Treating Immunobullous Diseases: An Update

Sandrine Reynaert; Martin M. Black


Dermatology Nursing. 2004;16(1) 

Autoimmune bullous diseases are often associated with significant morbidity and some can even cause mortality, if left untreated. Multiple therapies are now available to treat these blistering conditions. However, few have been evaluated objectively.

Immunobullous diseases vary in clinical presentation and have different histopathologic and immunologic features (see Table 1 ). Immunofluorescence (IMF) can demonstrate the presence of antibodies bound in the skin or antibodies circulating in the serum by showing specific green fluorescence under the fluorescent microscope. IMF can depict different patterns, specific for certain types of immunobullous diseases (see Table 1 ).

Figure 1a.

Bullous pemphigoid

Figure 1b.

Bullous pemphigoid: Immunofluorescence

Figure 2a.

Pemphigus vulgaris: Mouth

Figure 2b.

Pemphigus foliaceous

Figure 2c.

Pemphigus: Immunofluorescence

Figure 3a.

Dermatitis herpetiformis: Buttocks

Figure 3b.

Dermatitis herpetiformis

Figure 3c.

Dermatitis herpetiformis: Immunofluorescence

Figure 4a.

Linear IgA disease

Figure 4b.

Linear IgA disease: Immunofluorescence

Epidermolysis bullosa acquisita

Epidermolysis bullosa acquisita: Immunofluorescence

The treatment of immunobullous diseases consists of three phases: control, consolidation, and maintenance. In the control phase intense therapy is given to suppress disease activity until no new lesions appear. The duration of this phase is weeks. Subsequently, the patients reach the consolidation phase during which drugs and doses are maintained until complete clearance of lesions. Finally, medications can be gradually tapered in the maintenance phase, aiming for the lowest dose that prevents new lesions from appearing (Bystryn, 2002).

The drugs used for treating immunobullous disorders can be classified into rapid and slow acting (see Table 2 ), topical and systemic (see Table 3 ), or immunosuppressant/immunomodulatory and anti-inflammatory (see Table 4 ).


The mainstay of treatment of immunobullous diseases are steroids. Generally, high-dose steroids (prednisolone, prednisone, methylprednisolone, dexamethasone), oral or IV, are effective in obtaining rapid disease control. However, high-dose and prolonged treatment with steroids often causes significant side effects. Screening and risk assessment of possible side effects (diabetes, glaucoma, osteoporosis, blood pressure, history of GI bleeding) are required prior to and during treatment. It is recommended to give concomitant calcium supplements and anti-acid drugs (proton pump inhibitors) throughout therapy. A recent study (Femiano, Gombos, & Scully, 2002) of patients with pemphigus vulgaris showed IV pulse combined with low-dose oral steroid therapy to be more effective and associated with less severe side effects than oral high- dose steroid therapy.

To reduce the side effects of systemic steroids, French researchers compared the efficacy and side-effect profile of topical steroids compared to systemic steroids in the treatment of moderate to severe bullous pemphigoid (Joly et al., 2002). Topical steroids were more effective than oral therapy and were associated with far less severe complications. However, a recent report warns of steroid-induced skin atrophy and striae after trying this regime in a patient (Hull, McKenna, & Zone, 2003).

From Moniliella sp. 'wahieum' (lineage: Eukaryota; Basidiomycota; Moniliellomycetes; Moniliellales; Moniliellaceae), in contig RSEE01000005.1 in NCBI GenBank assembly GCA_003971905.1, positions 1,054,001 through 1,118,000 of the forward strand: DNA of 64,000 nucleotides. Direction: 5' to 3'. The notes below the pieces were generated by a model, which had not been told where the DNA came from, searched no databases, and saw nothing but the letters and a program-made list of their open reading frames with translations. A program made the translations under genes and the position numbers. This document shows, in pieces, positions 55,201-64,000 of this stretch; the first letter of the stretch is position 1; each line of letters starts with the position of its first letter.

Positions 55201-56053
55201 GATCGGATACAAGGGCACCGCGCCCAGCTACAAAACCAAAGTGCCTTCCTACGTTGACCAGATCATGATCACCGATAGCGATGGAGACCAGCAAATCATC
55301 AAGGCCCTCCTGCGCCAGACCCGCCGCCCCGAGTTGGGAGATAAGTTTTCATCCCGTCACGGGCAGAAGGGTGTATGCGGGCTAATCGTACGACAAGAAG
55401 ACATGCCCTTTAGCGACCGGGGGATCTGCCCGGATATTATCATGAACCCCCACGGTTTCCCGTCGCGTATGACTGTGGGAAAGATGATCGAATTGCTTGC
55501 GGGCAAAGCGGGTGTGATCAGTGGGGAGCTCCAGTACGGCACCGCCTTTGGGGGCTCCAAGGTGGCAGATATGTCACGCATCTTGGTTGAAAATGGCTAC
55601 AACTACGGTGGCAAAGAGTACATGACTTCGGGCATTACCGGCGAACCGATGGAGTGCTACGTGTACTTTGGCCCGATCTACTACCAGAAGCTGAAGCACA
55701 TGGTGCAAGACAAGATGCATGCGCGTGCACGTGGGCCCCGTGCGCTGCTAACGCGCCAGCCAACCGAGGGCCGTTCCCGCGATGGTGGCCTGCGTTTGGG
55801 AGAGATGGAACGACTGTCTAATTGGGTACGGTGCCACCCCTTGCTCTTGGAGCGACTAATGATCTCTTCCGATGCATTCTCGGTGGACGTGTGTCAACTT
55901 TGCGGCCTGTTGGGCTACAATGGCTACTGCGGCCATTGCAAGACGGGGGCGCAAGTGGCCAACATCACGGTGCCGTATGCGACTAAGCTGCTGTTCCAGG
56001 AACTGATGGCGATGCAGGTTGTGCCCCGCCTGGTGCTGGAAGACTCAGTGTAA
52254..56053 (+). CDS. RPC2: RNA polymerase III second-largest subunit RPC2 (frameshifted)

Intravenous Immunoglobulins

Recently, intravenous immunoglobulins (IVIG) have proven beneficial in achieving rapid disease control in patients with immunobullous diseases (Ahmed & Colon, 2001; Ahmed, 2001: Ahmed & Sami, 2002; Giourgiotou et al., 2002; Leverkus et al., 2002; Sami, Qureshi, & Ahmed, 2002). This therapeutic agent consists of IgG immunoglobulins which are collected from a pool of thousands of blood donors (virus free); therefore, providing a wide range of immunologically different IgG immunoglobulins. Theoretically, they bind and neutralize the pathogenic auto-antibodies. This product is given to the patient through an IV line, each cycle lasting 3 to 5 days, at a dose of 1 to 2 g/kg per cycle. However, several cycles are usually required. Cost and availability of this agent limits its use. IVIGcosts £3,000 (approximately $5,500 U.S.) for a 5-day course based on a patient of 70 kg. IVIG is generally used in resistant and severe bullous diseases in addition to immunosuppressive therapy or as monotherapy in patients with contraindications for immunosuppressive drugs.


Plasmapheresis (Egan, Meadows, & Zone, 2002; Furue et al., 1986; Turner, Sutton, & Sauder, 2000), and more recently immuno-adsorption (Matic, Bosch, & Ramlow, 2001; Ogata, Yasuda, Matsushita, & Kodama, 1999; Schneider, 1998) are extracorporeal treatments which act rapidly on disease activity by lowering the load of the causative auto-antibodies in the patient's circulation. In immuno-adsorption, the immunoglobulins are selectively removed from the patient's plasma by adsorbing the antibodies to the matrix in a column of the immuno-adsorption apparatus after which the "cleansed" plasma is returned to the patient. Higher efficacy and less side effects of immuno-adsorption over plasmapheresis are claimed. In one German study (Schmidt et al., 2003), immuno-adsorption was effective and safe in treating resistant and severe pemphigus. However, more studies are needed to support these data.